The general principle which must be applied was succinctly stated by the Supreme Court in Tennant v. Peoria & P.U. Ry. Co., supra, 321 U.S.at page 35, 64 S. Ct.at page 412, 88 L. Ed. 520, as follows: 'It is not the function of a court to search the record for conflicting circumstantial evidence in order to take the case away from the jury on a theory that the proof gives equal support to inconsistent and uncertain inferences. The focal point of judicial review is the reasonableness of the particular inference or conclusion drawn by the jury. It is the jury, not the court, which is the fact-finding body. It weighs the contradictory evidence and inferences, judges the credibility of witnesses, receives expert instructions, and draws the ultimate conclusion as to the facts. The very essence of its function is to select from among conflicting inferences and conclusions that which it considers most reasonable. (Citations omitted). That conclusion, whether it relates to negligence, causation or any other factual matter, cannot be ignored. Courts are not free to reweigh the evidence and set aside the jury verdict merely because the jury could have drawn different inferences or conclusions or because judges feel that other results are more reasonable.'

 It was further stated by the Supreme Court in the case of Lavender v. Kurn, supra, 327 U.S.at page 653, 66 S. Ct.at page 744, 90 L. Ed. 916: 'It is no answer to say that the jury's verdict involved speculation and conjecture. Whenever facts are in dispute or the evidence is such that fair-minded men may draw different inferences, a measure of speculation and conjecture is required on the part of those whose duty it is to settle the dispute by choosing what seems to them to be the most reasonable inference. Only when there is a complete absence of probative facts to support the conclusion reached does a reversible error appear. But where, as here, there is an evidentiary basis for the jury's verdict, the jury is free to discard or disbelieve whatever facts are inconsistent with its conclusion. And the appellate court's function is exhausted when that evidentiary basis becomes apparent, it being immaterial that the court might draw a contrary inference or feel that another conclusion is more reasonable.' This principle would seem to limit not only the right of the appellate court but also the right of the trial court.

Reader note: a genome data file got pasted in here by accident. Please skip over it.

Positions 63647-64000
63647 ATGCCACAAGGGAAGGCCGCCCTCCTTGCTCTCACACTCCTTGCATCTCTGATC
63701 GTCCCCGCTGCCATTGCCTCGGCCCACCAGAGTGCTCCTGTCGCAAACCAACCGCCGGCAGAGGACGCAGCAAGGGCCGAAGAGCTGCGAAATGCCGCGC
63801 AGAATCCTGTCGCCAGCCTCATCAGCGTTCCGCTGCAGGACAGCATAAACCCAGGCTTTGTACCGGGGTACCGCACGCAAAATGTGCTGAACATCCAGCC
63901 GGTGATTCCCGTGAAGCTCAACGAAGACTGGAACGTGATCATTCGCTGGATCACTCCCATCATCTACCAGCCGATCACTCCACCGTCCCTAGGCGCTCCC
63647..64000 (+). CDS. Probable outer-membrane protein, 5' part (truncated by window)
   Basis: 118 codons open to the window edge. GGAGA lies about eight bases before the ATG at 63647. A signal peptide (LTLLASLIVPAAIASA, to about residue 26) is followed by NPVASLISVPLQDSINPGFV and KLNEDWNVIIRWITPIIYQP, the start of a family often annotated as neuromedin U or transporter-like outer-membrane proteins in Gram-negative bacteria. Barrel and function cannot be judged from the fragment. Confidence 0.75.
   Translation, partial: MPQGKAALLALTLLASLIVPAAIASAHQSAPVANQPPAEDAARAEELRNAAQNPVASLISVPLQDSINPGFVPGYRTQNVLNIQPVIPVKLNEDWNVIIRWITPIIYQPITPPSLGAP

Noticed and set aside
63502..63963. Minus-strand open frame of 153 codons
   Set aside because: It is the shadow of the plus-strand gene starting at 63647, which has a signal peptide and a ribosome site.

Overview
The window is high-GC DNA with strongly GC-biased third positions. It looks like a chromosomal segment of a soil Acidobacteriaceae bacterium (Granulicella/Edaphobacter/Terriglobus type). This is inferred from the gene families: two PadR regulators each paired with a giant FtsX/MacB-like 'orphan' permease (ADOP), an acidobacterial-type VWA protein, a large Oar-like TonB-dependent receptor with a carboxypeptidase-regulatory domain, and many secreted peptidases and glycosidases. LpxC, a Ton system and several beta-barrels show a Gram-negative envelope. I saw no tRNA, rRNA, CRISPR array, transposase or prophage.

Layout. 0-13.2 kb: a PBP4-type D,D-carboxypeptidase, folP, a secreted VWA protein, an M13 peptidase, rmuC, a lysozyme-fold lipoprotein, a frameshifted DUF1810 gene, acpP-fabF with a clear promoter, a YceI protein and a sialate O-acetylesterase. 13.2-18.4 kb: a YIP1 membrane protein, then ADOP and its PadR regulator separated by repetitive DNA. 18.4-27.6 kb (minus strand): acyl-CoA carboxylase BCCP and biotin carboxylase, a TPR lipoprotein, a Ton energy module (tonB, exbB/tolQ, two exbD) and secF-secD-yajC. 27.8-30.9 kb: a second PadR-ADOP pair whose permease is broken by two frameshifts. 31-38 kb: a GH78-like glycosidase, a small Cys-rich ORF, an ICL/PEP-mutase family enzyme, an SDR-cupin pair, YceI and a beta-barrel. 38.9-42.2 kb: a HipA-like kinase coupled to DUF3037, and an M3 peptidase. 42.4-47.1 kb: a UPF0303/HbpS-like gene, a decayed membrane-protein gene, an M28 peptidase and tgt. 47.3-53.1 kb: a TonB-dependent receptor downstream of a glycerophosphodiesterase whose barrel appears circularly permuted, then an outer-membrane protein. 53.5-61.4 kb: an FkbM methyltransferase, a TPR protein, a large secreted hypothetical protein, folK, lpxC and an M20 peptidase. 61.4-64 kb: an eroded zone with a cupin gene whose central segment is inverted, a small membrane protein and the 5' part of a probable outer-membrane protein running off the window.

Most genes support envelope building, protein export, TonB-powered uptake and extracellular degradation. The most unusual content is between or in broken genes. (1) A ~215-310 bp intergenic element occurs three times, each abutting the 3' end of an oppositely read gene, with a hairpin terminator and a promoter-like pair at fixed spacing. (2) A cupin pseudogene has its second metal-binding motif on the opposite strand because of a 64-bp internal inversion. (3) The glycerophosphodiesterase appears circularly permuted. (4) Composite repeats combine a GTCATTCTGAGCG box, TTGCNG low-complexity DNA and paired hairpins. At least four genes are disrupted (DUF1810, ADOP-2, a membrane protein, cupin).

It was held by the Supreme Court in the case of Lavender v. Kurn, supra, 327 U.S.at page 652, 66 S. Ct.at page 744, that 'it would be an undue invasion of the jury's historic function for an appellate court to weigh the conflicting evidence, judge the credibility of witnesses, and arrive at a conclusion opposite from the one reached by the jury.' It necessarily follows that it would likewise be an undue invasion of the jury's historic function for the trial court to weigh the conflicting evidence, judge the credibility of witnesses, and arrive at a conclusion opposite from the one reached by the jury.

 The defendant also urges in support of the present motion that it was 'error for the Court to fail to direct a verdict in favor of the defendant' at the close of the plaintiff's case and at the close of the evidence. It is our opinion that this ground is without merit. It has been held by the Court of Errors and Appeals of this state that when 'a case involves a controverted question of fact, in which the evidence is conflicting, and out of the conflict may be gathered sufficient evidence to support a verdict for either party, * * * , the issue of fact should be left to the jury, and the court should not direct.' Emery v. Fritchey, supra (112 N.J.L. 161, 169 A. 829).